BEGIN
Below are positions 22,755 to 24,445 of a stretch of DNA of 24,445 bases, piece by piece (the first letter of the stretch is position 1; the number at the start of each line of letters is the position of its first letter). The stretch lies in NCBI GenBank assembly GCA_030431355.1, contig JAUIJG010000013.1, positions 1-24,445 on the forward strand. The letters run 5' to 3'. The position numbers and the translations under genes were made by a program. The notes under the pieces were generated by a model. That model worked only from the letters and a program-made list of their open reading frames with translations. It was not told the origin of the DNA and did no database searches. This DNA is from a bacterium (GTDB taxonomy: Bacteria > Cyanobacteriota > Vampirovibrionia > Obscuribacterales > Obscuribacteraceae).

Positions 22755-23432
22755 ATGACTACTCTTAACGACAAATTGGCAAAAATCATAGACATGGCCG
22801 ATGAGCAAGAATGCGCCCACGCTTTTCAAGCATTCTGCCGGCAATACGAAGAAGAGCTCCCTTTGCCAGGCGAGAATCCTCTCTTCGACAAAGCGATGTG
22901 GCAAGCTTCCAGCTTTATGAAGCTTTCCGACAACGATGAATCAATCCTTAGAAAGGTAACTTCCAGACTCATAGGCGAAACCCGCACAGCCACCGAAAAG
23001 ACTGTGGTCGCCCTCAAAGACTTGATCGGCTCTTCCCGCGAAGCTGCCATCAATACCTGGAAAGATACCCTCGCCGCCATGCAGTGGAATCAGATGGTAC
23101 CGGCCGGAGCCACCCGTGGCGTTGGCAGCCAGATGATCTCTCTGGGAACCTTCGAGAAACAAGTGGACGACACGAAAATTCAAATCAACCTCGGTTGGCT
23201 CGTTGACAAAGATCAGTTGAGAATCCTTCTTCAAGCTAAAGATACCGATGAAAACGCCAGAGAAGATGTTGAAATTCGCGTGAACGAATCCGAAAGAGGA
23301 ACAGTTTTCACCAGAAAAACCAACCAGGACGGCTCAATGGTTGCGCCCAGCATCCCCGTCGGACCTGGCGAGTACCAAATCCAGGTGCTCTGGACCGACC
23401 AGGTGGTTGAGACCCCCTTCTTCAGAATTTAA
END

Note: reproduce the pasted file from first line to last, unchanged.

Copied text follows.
Below are positions 22,755 to 24,445 of a stretch of DNA of 24,445 bases, piece by piece (the first letter of the stretch is position 1; the number at the start of each line of letters is the position of its first letter). The stretch lies in NCBI GenBank assembly GCA_030431355.1, contig JAUIJG010000013.1, positions 1-24,445 on the forward strand. The letters run 5' to 3'. The position numbers and the translations under genes were made by a program. The notes under the pieces were generated by a model. That model worked only from the letters and a program-made list of their open reading frames with translations. It was not told the origin of the DNA and did no database searches. This DNA is from a bacterium (GTDB taxonomy: Bacteria > Cyanobacteriota > Vampirovibrionia > Obscuribacterales > Obscuribacteraceae).

Positions 22755-23432
22755 ATGACTACTCTTAACGACAAATTGGCAAAAATCATAGACATGGCCG
22801 ATGAGCAAGAATGCGCCCACGCTTTTCAAGCATTCTGCCGGCAATACGAAGAAGAGCTCCCTTTGCCAGGCGAGAATCCTCTCTTCGACAAAGCGATGTG
22901 GCAAGCTTCCAGCTTTATGAAGCTTTCCGACAACGATGAATCAATCCTTAGAAAGGTAACTTCCAGACTCATAGGCGAAACCCGCACAGCCACCGAAAAG
23001 ACTGTGGTCGCCCTCAAAGACTTGATCGGCTCTTCCCGCGAAGCTGCCATCAATACCTGGAAAGATACCCTCGCCGCCATGCAGTGGAATCAGATGGTAC
23101 CGGCCGGAGCCACCCGTGGCGTTGGCAGCCAGATGATCTCTCTGGGAACCTTCGAGAAACAAGTGGACGACACGAAAATTCAAATCAACCTCGGTTGGCT
23201 CGTTGACAAAGATCAGTTGAGAATCCTTCTTCAAGCTAAAGATACCGATGAAAACGCCAGAGAAGATGTTGAAATTCGCGTGAACGAATCCGAAAGAGGA
23301 ACAGTTTTCACCAGAAAAACCAACCAGGACGGCTCAATGGTTGCGCCCAGCATCCCCGTCGGACCTGGCGAGTACCAAATCCAGGTGCTCTGGACCGACC
23401 AGGTGGTTGAGACCCCCTTCTTCAGAATTTAA